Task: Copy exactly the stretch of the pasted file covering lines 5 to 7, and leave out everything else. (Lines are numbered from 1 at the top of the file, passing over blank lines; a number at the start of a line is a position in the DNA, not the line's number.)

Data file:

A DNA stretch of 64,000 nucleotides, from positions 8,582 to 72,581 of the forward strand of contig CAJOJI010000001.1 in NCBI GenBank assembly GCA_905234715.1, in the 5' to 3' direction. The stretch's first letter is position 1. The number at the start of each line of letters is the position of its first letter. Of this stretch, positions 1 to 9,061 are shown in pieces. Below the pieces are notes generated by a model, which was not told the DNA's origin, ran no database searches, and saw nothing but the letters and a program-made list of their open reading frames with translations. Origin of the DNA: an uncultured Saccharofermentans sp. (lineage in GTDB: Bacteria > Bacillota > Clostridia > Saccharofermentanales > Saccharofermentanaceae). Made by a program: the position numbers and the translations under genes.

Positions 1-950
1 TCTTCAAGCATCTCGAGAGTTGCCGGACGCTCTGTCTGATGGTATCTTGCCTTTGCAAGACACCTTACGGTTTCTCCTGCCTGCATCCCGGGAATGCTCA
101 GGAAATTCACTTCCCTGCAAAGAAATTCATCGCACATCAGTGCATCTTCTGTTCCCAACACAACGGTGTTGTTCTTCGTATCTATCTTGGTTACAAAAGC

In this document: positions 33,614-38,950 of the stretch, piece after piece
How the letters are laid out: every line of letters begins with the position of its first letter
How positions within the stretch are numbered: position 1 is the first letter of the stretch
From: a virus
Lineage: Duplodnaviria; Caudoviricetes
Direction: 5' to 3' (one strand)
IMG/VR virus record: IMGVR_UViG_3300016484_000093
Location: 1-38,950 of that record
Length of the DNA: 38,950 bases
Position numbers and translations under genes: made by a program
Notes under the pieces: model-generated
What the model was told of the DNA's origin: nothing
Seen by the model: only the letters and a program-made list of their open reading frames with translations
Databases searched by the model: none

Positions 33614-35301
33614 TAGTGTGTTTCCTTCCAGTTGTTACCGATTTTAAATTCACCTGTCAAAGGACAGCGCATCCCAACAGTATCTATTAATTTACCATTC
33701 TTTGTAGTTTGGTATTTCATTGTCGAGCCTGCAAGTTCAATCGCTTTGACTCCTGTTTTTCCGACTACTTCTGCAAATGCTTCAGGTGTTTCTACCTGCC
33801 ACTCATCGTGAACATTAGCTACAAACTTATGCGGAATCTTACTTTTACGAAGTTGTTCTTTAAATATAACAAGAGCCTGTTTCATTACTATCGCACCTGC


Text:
In this document: positions 33,614-38,950 of the stretch, piece after piece
How the letters are laid out: every line of letters begins with the position of its first letter
How positions within the stretch are numbered: position 1 is the first letter of the stretch